MENU

Can Eu Yan Sang International Ltd. Continue to Nourish its Profits?

Welcome to the second part of the article on traditional medicine retailer, Eu Yan Sang International Ltd. (SGX: E02). In my previous article, I covered the sources of revenue growth for Eu Yan Sang. Now we look at the cash flow and balance sheet for the company.

As a recap: Eu Yan Sang recorded capital returns of about 169% from 1 July 2009 to its closing price on 20 November 2014. By comparison, the capital gain returns of the SPDR STI ETF (SGX: ES3),a proxy for the Straits Times Index (SGX: ^STI), was 41% for the same duration. During the same timeframe, the company also distributed a total of about 10 cents per share in dividends.

A closer look at profits

From our previous article, we have observed that Eu Yan Sang has grown its revenue by a compounded annual rate of 8.3% over the past five financial years. We take a look at the operating cash-flows and capital expenditure to see if the topline trickles down to the bottom line.

 Eu Yan Sang - 1

Source: Company Earnings Report

From the graph above, we can see Eu Yan Sang’s operating cash-flow starting to stumble in FY2012. The drop on a year on year comparison was caused by higher retail operating costs, inventory build up, and working capital effects from the acquisition of Health Life Pty Ltd (HLG) in Australia. Due to its Australian business mix in retail and distribution, the gross profit margin is lower as well.

Unfortunately, this also meant that the TCM company was free cash-flow negative (operating cash-flow minus capital expenditure) starting from FY2012. Further build-up of inventory in anticipation of higher demand has caused operating cash-flow to dip further $6.3 million for FY2014.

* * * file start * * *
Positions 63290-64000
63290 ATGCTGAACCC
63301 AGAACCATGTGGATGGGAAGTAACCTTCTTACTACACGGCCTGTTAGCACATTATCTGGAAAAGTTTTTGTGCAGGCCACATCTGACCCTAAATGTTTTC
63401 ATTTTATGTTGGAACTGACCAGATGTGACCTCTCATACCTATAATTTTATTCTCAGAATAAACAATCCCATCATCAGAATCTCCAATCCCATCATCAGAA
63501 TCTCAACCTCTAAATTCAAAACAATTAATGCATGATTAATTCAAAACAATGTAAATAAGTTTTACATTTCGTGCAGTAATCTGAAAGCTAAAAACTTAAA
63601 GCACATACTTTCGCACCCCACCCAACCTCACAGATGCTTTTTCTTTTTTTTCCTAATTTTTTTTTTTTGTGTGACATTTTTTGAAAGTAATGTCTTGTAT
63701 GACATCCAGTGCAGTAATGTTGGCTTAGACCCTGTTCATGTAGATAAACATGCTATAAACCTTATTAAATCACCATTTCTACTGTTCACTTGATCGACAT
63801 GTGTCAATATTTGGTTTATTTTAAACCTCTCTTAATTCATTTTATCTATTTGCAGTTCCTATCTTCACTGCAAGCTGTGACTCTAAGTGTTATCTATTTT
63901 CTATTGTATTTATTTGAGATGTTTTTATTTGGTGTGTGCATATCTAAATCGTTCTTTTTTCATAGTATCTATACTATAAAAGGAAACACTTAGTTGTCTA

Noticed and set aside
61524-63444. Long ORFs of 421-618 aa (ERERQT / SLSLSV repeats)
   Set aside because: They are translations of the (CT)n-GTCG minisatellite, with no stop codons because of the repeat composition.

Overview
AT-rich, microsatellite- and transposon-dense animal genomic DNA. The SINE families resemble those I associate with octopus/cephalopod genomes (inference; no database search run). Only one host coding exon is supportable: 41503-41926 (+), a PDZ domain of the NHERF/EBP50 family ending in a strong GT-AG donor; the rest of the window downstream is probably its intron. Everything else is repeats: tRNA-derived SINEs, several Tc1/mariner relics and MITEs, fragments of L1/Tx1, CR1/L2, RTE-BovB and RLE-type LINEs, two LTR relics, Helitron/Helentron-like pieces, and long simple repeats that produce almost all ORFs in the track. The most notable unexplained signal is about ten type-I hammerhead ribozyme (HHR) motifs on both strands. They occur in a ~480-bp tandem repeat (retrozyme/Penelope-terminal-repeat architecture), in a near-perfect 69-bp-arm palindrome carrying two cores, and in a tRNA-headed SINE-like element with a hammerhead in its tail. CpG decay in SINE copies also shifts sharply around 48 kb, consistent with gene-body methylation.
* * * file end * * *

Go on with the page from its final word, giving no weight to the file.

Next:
Further more, capital expenditure has been moving up strongly. I mentioned in my previous article that Eu Yan Sang plans to at least double the production capacity if its plant in Hong Kong. Phase 1 of the construction is expected to be completed in 2016, while operations for the plan will commerce from early 2017. The cost of Phase 1 is budgeted at around HK$ 500 million (around S$80 million). On top of that, the company plans to spend RMB 40 million (around S$8 million) on the setup of a GMP plant in Chengdu Hi-Tech Zone.

With the high capital expenditure, and tepid operating cash-flow, this might mean a couple more years of negative free cash-flow.

Eu Yan Sang - 1

Source: Company Earnings Report

With the negative free cash-flow, it would not be surprising to see additional funding needed by the company. To this, we can the level of borrowings for Eu Yan Sang starting to spike up from FY2012 onwards. During FY2012, the TCM company also issued 22 million in convertible warrants worth $25 million which could dilute earnings in the years ahead.

Foolish summary

Negative free cash-flow, and having more debt than cash might not be an appetising scenario for some Foolish investors. Investors in Eu Yan Sang will have to believe strongly that it can pull of its Hong Kong plant expansion, and secure its growth over the next decade. This effort would involve continuing to grow in its core markets, and rationalising its operations in Australia to recover its operating cash-flow.

The plan is not without potholes along the way, as my fellow Fool Sudhan has noted the expected slower pace of growth in Hong Kong and China, as well as a safety warning from the US FDA for its Bo Ying Compound. The company has officially responded to the safety warning and has engaged an US-based legal counsel to manage this.

Overall, individual investors would have to decide it the upside potential is sufficient to compensate for the risks in its balance sheet and negative free cash-flow.

As of the closing price on 20th November 2014 of $0.725, Eu Yan Sang traded at a trailing earnings ratio of about 22.7, and has a dividend yield of around 3%.

For more (free!) stock analyses and investing tips, sign up here for your FREE subscription to The Motley Fool's weekly investing newsletter, Take Stock SingaporeIt will teach you how you can grow your wealth in the years ahead. Like us on Facebook to follow our latest hot articles.

The Motley Fool's purpose is to help the world invest, better.

The information provided is for general information purposes only and is not intended to be personalised investment or financial advice. Motley Fool Singapore contributor Chin Hui Leong doesn't own shares in any companies mentioned.